Timken Co. has filed new information with the Securities and Exchange Commission urging shareholders to reject a proposal to separate the steel and bearings businesses into two companies. Timken also launched a website — www.TimkenDrivesValue.com — challenging the proposal.
The dispute between Timken Co. and a group of its investors accelerated on Monday with both sides contending flawed information is being used to sway shareholders.
Relational Investors and the California State Teachers Retirement Systems are urging shareholders to support a proposal to split Timken’s steel operation off as a separate business. The move would make Timken shares more valuable, the investors claim.
Timken shareholders currently are considering the proposal as they cast proxy votes for the company’s annual meeting on May 7.
Representatives from Relational and CalSTRS are visiting Canton today and expect to meet with Timken officials.
The investors own 7.28 percent of Timken’s shares. Relational, which is privately held asset management firm led by activist shareholder Ralph V. Whitworth, owns the majority of the shares. CalSTRS is a Relational client.
Timken is questioning Relational and CalSTRS claims for splitting the operation. Meanwhile, the investors counter that the company is using “erroneous analysis” as it argues against the split.
On Monday, Timken filed a new presentation opposing the shareholders proposal with the Securities and Exchange Commission.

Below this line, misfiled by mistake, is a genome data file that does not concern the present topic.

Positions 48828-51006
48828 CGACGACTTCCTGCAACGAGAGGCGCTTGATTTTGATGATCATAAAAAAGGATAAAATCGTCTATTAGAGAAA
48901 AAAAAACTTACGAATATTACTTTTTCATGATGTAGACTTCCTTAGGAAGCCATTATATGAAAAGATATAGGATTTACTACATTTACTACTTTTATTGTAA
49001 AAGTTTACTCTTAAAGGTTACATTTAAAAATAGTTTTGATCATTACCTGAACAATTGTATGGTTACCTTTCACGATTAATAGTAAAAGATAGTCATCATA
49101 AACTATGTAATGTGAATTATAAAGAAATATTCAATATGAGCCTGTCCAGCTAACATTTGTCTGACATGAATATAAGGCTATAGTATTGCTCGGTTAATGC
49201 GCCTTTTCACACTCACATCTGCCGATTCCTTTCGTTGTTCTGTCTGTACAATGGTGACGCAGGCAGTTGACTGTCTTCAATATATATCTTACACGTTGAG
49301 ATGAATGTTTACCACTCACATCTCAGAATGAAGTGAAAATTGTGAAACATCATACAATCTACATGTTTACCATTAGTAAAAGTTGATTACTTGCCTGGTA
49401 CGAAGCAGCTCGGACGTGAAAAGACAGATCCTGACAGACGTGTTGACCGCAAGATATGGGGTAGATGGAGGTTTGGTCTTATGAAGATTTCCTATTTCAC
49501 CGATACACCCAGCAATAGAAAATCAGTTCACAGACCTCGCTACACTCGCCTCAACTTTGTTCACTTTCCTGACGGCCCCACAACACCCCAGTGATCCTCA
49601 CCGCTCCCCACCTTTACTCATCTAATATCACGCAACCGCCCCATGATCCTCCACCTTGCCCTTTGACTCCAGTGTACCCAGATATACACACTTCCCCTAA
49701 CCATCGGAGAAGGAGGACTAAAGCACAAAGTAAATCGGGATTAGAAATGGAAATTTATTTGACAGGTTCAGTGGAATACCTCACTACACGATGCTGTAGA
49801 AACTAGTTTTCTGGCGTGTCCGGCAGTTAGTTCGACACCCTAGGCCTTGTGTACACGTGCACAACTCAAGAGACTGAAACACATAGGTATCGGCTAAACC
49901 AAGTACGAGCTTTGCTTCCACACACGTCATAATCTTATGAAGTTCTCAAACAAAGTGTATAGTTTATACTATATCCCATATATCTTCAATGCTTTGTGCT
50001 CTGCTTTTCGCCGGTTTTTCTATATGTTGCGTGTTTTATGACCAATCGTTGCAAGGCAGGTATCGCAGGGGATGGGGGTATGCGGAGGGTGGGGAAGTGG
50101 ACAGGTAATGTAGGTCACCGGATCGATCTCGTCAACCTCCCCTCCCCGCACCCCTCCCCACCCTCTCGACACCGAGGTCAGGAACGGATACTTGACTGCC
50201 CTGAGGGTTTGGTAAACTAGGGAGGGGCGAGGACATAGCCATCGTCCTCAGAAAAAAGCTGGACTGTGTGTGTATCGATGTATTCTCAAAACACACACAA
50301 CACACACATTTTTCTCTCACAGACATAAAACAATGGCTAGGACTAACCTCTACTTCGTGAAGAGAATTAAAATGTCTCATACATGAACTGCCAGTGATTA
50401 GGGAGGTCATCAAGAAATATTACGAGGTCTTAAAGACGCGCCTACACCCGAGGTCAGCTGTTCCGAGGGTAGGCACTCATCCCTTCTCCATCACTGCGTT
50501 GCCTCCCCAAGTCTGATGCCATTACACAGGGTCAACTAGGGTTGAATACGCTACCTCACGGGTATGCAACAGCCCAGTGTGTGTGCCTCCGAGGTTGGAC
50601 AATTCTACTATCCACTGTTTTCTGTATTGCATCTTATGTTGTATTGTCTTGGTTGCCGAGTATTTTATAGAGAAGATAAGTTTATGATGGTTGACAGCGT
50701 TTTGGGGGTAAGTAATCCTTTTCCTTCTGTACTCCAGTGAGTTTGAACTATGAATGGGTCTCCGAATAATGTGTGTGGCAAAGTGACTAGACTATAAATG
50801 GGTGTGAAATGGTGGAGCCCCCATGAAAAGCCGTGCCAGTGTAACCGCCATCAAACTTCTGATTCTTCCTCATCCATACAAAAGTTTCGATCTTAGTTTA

The company also said it launched a website — www.TimkenDrivesValue.com — with information regarding recommendations from Timken’s directors to vote against the proposal to spin off the steel business.
The Timken website counters one the investors launched two weeks ago, www.UnlockTimken.com.
The company contends its filing highlights the flaws in the CalSTRS and Relational proposal.
“The materials released today are critical to aid Timken shareholders in developing a clear understanding of the flaws in the proposal from CalSTRS and Relational Investors as well as the tremendous value we believe is created by our integrated business model,” the company said in a statement issued Monday.
The company and the shareholders disagree on whether Timken would be more valuable if the company was split.
Timken contends that Relational used only one other company — bearing competitor SKF, which split off its steel business a few years ago — to compare the possible advantages of splitting the steel and bearings businesses. Timken suggests that stock analysts use six comparable companies when making assessments.
Timken also counters the investment groups failed to consider the cost of lost integration benefits the company enjoys because the steel and bearings operations share such things as research and customers.
Whitworth counters that “it is shocking that Timken would underestimate its shareholder’s intelligence by using such erroneous analysis as justification to not unlock value for Timken shareholders. In our numerous conversations with many of Timken’s largest shareholders, there is a consensus view that the company should spin-off the Steel business.”
Page 2 of 2 - The shareholders have urged the split between the steel and bearing business for nearly a year. They made the issue public last fall when they filed for the proxy vote asking the company to hire outside advisors to assess the proposed split.
Timken has said that directors have considered the split with the assistance of outside advisers. The company said its review determined the company would not benefit from spinning off the steel business.
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